The next step is to remove the escape wheel bridge and escape wheel. Not all movements have a separate escape wheel bridge, most of the time the escape wheel is held in place by the train wheel bridge, which we’ll get to later.

    Escape wheel bridge with screw removed.


    Escape wheel bridge removed to reveal the escape wheel.


    That done it’s time to remove the ratchet wheel so you can get better access to the train wheels after the train wheel bridge is removed.


    Ratchet wheel removed.


    Before we remove the train wheel bridge you’ll need to flip the movement over to the top or dial side and remove the hour wheel (if it hasn’t fallen off already) to access the cannon pinion. This little part holds the centre wheel in place which is the largest train wheel in the centre of the movement. If you don’t remove the cannon pinion you’ll struggle to remove the centre wheel.

    Hour wheel and spacer removed


    The cannon pinion should be a tight fit to the centre wheel. If it isn’t the hands will be loose and will move backwards if the watch has a knock to the side of the case. A certain amount of leverage is required to remove it. I use my tweezers and lever them against the main plate to do this. I use a bit of plastic film (the same one I use to pretect the dial when removing the hands) to protect the main plate.


    Cannon pinion removed we can now flip the dial back over and start removing the train wheel bridge. Remove the tree screws that hold it in palce nad lift off the bridge.



    Then remove the wheels.

    Fourth wheel.


    Third wheel.


    Centre wheel.


    Bottom of the movement so far.


    Now to remove the crown wheel. As the name suggests this connect the crown and stem to the movement via the keyless works. It connects to the ratchet wheel in order to wind the mainspring.

    First remove the crown wheel screw. These go the opposite way than normal, so to loosen it you turn it clockwise and anti-clockwise to tighten.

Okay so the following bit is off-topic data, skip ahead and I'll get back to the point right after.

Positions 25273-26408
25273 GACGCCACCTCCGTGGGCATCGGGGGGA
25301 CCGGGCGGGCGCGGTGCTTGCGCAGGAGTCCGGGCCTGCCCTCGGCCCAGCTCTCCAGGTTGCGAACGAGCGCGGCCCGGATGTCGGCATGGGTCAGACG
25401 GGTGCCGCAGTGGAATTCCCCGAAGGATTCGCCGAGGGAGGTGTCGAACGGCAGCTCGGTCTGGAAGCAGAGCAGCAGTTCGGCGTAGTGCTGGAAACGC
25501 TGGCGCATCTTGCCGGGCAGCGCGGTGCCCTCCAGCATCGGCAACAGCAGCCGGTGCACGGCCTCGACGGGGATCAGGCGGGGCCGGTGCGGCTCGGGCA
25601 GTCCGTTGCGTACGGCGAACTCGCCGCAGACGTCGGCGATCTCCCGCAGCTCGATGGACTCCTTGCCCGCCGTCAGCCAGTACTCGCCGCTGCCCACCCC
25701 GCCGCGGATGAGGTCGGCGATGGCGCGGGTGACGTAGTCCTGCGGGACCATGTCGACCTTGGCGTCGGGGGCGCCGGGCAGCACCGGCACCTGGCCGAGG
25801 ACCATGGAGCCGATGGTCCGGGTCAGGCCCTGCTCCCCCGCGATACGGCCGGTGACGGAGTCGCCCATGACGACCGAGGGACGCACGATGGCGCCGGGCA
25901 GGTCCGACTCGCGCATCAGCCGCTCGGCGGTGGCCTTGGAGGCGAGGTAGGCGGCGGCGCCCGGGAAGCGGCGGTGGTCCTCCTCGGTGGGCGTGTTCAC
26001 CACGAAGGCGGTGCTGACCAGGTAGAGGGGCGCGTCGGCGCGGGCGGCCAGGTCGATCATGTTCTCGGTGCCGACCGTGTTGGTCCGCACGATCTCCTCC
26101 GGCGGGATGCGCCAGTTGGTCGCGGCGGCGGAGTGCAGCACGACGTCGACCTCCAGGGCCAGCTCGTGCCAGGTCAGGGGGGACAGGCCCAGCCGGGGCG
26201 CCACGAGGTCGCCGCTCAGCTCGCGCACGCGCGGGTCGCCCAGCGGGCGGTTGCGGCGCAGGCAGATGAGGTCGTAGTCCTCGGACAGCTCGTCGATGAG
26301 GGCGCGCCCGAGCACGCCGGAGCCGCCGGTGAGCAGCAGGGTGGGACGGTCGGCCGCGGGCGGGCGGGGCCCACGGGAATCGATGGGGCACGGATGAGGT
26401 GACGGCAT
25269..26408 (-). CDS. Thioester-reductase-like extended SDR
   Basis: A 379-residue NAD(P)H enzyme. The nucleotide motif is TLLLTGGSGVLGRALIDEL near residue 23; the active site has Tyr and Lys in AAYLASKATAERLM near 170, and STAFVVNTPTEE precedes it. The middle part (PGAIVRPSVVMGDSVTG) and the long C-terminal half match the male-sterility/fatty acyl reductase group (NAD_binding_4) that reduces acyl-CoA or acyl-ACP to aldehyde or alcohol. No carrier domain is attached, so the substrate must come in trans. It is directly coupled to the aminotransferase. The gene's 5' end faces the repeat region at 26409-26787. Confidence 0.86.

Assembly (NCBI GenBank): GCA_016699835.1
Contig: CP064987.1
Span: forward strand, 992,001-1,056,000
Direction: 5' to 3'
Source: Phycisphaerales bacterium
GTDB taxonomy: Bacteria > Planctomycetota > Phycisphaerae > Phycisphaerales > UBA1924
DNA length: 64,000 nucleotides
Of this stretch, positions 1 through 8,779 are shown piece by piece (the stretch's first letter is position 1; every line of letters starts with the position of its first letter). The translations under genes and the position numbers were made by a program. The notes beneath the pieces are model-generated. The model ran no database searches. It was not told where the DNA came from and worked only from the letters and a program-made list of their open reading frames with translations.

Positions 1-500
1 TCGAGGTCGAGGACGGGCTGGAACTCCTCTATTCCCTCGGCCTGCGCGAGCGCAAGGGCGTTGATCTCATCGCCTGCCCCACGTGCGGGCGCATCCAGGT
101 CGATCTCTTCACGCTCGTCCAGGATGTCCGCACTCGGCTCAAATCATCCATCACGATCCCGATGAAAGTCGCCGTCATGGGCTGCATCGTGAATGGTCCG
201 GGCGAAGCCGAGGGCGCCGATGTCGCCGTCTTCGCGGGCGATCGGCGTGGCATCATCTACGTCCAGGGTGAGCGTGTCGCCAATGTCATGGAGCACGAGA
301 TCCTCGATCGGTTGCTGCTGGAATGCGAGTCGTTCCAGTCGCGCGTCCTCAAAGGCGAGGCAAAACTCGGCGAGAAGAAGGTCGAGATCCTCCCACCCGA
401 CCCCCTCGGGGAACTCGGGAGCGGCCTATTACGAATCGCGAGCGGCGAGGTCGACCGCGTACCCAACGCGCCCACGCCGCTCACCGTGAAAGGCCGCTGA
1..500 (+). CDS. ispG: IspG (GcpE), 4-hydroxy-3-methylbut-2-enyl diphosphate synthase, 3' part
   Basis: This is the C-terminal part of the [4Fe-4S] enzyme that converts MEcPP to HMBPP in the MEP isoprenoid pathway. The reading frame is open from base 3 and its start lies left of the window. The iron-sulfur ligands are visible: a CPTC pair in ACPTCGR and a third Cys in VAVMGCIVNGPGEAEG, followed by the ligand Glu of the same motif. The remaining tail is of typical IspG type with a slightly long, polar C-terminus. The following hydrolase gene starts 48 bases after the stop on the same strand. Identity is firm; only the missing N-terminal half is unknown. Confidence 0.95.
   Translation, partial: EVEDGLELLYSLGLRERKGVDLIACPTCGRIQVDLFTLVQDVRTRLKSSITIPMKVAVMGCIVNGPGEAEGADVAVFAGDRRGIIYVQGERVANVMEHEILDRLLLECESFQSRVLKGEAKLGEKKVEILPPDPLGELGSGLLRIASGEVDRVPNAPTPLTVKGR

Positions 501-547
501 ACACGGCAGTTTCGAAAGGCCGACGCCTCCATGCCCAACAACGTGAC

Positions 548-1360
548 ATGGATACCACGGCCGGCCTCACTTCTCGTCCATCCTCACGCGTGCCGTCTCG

Then remove the barrel bridge which holds the barrel in place. Remove the three screws that hold it in place then lift off the bridge.



    Then you have access to the barrel which you can lift out.



    And finally you have the bottom of the movement stripped revealing the mainplate.



    Thanks for reading, I hope it was instructive and easy to follow. If I’ve missed anything out (I usually do) or you’re unsure about anything just ask.

    Cheers,
    Gary
    Last edited by agent orange; 08-01-2013 at 22:17.

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    Fascinating! I've taken motorcycle gear boxes apart and found that tricky enough, you must have great eyesight and very steady hands ;-). Thanks for a great post.
    Pete.
    One's too many, ten's not enough.

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    Last time I dis/re-assembled something mechanical I had enough bits left over to make a lawnmower. You'd just have pictures of a cut finger if this was my article...

    Excellent stuff Gary - all the lingo and everything!

    Andy

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    Absolutely brilliant Gary! I love reading these threads and have learnt an awful lot! Into the classics I say.

    Cheers,

    Nick

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    Quote Originally Posted by brandersnatch View Post
    Fascinating! I've taken motorcycle gear boxes apart and found that tricky enough, you must have great eyesight and very steady hands ;-). Thanks for a great post.
    Pete.
    Thanks Pete.